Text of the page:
Another resident, Dan Welsh, said that he had great respect for the police department and had only ever had good interactions with them. But he added that he felt it was “good organizational practice” to have an outside entity responsible for handling complaints because it promotes trust.

Earlier this month, First Selectman Carl Fortuna said in a letter that he expected the police commission to reverse its bylaws at the June meeting, in response to two legal opinions, one by James Tallberg, recommended by the town’s insurance carrier, CERMA, and one by town attorney Michael Cronin. Both attorneys said in their opinions that they were concerned that the new bylaws were not in accordance with Connecticut state law and would open the town to legal liability. Attorney Patrick McHale, the town’s labor counsel, also weighed in on the issue. 

“When 3 lawyers come to the same conclusion (Cronin, McHale, Tallberg), I am willing to act in accordance with said opinions,” Fortuna told CT Examiner in an email. 

In a response letter, Police Commission Chair Alfred Wilcox said he disagreed with the attorneys’ analyses. He said that he believed the regulations outlined in the Connecticut General Statutes, which required Police Departments to adopt a standard method for dealing with civilian complaints, were created to prevent police departments from making it more difficult for a citizen to file a complaint. Wilcox said he believes these laws have no bearing on Police Commissions’ authority to investigate complaints. 

But at the meeting, Wilcox also said that he planned to follow Fortuna’s advice and recommend to the commission that the by-laws be rescinded.

“Although I thoroughly disagree with the analysis by Mr. Cronin and the second attorney Mr. Tallberg, I and my colleagues on the commission wish to cause no anxiety or discomfort to our citizens. We were all elected to serve the entire community and not some subset,” said Wilcox.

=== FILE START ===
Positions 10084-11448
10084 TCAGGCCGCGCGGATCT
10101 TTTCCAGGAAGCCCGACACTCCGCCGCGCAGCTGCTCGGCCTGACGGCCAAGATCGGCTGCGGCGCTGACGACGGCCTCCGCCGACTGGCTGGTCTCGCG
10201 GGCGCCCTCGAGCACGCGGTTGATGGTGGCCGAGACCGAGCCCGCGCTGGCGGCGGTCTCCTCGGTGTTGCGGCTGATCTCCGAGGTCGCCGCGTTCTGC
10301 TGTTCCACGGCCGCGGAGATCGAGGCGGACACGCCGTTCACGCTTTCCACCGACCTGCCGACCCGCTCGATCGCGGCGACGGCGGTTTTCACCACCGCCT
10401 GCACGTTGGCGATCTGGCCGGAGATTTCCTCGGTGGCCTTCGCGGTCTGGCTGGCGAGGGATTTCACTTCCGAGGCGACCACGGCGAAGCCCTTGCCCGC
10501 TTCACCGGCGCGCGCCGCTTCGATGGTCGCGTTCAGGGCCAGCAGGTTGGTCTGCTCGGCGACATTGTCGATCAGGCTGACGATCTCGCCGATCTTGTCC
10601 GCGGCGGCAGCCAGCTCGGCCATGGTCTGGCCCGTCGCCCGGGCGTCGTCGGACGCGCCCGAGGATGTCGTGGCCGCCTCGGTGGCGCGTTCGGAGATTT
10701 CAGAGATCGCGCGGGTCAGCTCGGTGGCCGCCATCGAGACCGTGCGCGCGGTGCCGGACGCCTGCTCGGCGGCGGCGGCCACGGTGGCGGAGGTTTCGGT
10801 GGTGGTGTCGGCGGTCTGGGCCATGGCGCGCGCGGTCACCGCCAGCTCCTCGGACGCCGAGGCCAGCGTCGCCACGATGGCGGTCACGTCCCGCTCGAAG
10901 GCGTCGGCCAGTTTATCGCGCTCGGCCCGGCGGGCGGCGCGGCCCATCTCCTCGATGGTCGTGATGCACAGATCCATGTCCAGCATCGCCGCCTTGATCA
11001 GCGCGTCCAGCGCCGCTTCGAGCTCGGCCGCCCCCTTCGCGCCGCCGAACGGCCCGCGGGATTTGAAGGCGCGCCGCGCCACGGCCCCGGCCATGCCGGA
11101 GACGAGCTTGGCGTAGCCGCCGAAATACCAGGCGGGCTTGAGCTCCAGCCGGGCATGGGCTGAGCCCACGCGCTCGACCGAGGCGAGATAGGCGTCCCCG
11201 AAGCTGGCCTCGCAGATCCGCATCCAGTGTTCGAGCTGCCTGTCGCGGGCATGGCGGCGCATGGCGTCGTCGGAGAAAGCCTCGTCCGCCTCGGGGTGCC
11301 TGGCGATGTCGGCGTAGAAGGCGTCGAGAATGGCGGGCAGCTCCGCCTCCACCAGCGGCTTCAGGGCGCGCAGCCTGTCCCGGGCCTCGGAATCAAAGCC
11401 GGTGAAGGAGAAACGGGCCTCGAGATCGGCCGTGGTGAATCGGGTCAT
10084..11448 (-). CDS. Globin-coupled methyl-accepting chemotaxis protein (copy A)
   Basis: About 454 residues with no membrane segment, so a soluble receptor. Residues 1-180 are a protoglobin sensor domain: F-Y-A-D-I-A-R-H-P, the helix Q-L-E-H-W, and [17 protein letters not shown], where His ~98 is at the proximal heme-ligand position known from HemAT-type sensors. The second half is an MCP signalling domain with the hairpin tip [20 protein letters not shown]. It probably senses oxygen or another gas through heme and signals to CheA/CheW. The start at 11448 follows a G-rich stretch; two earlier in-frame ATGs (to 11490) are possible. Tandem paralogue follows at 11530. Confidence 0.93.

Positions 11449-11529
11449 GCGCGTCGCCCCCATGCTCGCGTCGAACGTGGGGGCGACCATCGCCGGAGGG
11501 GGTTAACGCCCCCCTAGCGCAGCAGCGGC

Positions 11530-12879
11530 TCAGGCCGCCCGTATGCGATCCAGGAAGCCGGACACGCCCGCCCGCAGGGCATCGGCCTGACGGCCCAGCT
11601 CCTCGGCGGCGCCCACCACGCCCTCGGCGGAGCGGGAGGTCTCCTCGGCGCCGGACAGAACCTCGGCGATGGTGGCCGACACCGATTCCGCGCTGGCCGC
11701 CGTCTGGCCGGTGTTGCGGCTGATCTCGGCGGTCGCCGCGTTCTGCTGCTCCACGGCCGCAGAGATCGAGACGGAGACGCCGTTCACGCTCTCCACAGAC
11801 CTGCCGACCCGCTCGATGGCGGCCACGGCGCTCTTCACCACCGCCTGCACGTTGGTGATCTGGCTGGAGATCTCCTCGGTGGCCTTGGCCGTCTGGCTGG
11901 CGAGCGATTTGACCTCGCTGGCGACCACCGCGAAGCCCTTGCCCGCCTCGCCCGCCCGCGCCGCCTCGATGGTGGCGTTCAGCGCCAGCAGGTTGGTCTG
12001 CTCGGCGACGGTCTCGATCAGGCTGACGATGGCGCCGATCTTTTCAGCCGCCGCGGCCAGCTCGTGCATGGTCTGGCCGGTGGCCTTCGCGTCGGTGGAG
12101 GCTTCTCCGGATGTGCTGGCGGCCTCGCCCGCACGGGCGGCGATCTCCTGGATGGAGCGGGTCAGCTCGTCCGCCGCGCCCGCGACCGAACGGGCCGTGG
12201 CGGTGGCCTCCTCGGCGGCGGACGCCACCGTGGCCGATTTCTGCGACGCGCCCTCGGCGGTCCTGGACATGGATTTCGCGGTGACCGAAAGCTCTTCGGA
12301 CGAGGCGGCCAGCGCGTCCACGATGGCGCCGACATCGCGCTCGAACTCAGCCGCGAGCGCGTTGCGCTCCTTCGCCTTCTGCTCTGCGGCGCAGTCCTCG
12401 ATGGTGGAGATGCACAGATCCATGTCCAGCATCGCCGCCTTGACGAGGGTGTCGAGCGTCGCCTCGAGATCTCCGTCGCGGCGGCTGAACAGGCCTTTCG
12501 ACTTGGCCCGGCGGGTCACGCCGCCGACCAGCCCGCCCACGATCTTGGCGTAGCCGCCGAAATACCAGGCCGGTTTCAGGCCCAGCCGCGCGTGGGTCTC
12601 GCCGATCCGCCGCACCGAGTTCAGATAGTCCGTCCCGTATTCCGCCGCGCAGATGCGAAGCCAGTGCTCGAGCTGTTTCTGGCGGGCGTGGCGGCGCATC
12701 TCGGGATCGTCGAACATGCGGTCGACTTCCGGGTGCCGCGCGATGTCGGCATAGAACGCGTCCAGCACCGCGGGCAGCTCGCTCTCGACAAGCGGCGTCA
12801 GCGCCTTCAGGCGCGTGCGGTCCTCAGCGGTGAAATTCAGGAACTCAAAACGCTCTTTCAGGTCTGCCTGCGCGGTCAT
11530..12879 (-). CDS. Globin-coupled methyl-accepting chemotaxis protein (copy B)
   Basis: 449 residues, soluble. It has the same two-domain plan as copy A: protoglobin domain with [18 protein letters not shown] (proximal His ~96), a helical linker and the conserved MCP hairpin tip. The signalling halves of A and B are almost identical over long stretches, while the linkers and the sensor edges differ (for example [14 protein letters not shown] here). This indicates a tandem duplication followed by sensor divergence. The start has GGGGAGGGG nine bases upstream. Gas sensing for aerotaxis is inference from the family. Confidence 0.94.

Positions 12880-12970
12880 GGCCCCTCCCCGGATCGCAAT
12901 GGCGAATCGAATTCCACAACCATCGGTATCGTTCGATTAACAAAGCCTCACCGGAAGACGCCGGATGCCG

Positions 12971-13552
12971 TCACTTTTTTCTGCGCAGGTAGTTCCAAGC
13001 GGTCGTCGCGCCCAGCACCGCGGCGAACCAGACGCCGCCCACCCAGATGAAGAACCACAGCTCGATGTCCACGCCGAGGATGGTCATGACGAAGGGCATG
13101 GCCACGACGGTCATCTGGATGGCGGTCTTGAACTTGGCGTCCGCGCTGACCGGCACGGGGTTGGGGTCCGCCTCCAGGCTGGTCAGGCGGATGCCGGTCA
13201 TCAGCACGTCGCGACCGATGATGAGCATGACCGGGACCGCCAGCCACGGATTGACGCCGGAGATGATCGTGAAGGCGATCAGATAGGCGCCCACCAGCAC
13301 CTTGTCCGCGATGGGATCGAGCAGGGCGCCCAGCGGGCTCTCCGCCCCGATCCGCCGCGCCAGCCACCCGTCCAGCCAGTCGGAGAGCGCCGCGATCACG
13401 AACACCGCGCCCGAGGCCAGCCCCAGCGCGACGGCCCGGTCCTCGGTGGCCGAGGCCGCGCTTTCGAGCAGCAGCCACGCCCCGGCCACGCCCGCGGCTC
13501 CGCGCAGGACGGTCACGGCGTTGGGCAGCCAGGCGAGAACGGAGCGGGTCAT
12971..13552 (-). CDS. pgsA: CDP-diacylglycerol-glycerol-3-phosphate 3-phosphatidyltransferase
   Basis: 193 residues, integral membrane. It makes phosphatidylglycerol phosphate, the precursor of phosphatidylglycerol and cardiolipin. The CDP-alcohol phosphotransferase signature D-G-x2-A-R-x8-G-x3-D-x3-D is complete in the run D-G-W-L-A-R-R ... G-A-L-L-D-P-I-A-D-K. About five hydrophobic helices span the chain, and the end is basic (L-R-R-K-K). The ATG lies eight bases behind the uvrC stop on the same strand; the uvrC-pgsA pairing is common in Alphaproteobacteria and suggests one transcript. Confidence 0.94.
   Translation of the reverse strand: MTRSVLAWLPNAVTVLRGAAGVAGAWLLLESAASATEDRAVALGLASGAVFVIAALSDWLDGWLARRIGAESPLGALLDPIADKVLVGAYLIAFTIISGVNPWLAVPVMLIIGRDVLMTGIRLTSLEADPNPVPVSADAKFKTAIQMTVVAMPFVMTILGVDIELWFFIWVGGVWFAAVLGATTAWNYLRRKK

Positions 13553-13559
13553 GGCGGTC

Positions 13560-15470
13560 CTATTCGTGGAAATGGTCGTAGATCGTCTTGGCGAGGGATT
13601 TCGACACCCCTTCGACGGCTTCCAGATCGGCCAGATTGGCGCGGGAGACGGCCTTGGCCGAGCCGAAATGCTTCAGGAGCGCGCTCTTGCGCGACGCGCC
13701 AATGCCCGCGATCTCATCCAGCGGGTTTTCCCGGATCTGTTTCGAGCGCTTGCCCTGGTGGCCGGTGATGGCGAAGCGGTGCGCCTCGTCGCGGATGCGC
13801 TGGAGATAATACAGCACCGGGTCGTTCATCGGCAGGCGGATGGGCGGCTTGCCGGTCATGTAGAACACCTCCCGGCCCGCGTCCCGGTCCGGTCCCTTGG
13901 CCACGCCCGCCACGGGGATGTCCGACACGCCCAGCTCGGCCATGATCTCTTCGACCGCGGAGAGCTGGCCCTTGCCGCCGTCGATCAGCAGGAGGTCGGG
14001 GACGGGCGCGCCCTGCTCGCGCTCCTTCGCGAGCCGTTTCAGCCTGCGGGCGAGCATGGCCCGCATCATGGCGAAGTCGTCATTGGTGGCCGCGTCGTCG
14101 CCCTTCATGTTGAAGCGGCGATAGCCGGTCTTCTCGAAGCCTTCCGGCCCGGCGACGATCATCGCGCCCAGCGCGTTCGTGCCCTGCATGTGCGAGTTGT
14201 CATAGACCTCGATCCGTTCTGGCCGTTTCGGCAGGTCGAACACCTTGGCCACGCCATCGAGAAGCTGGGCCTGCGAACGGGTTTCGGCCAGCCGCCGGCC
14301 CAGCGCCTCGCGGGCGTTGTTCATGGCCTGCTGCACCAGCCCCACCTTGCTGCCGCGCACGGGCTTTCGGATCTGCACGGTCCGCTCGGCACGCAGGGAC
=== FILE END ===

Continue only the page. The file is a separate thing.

Wilcox said that while he planned to rescind the bylaws “for the moment,” he planned to enlist the help of attorney Cronin to help the commission create bylaws that everyone would agree follow the law.

The Commission voted 5-2 to rescind the bylaw that would have given the commissioners the ability to decide whether and when to share correspondence with other members of the commission or with the chief of police. They voted 4-3 to rescind the other two bylaws. One prevented commissioners from being part of a hearing for an officer when they had already expressed prejudgment of the issue and encouraged commissioners to talk with citizens about issues that arise. Another allowed citizens in public comment to discuss the conduct of individual officers as long as those officers were unidentified. 

Commission Vice Chair Renee Shippee, who voted against rescinding the bylaws, said that she “didn’t feel comfortable” rescinding the bylaws, especially in light of the comments from the public.  

“We have no guarantee from Selectman Fortuna that he’s going to make attorney Cronin commit to sitting with us and going through this,” said Shippee. “He already said in his letter [that] we spent enough time and money.”

She added that she didn’t want to be “bullied” or “intimidated” by threats that the bylaws could open up the commissioners to personal liability.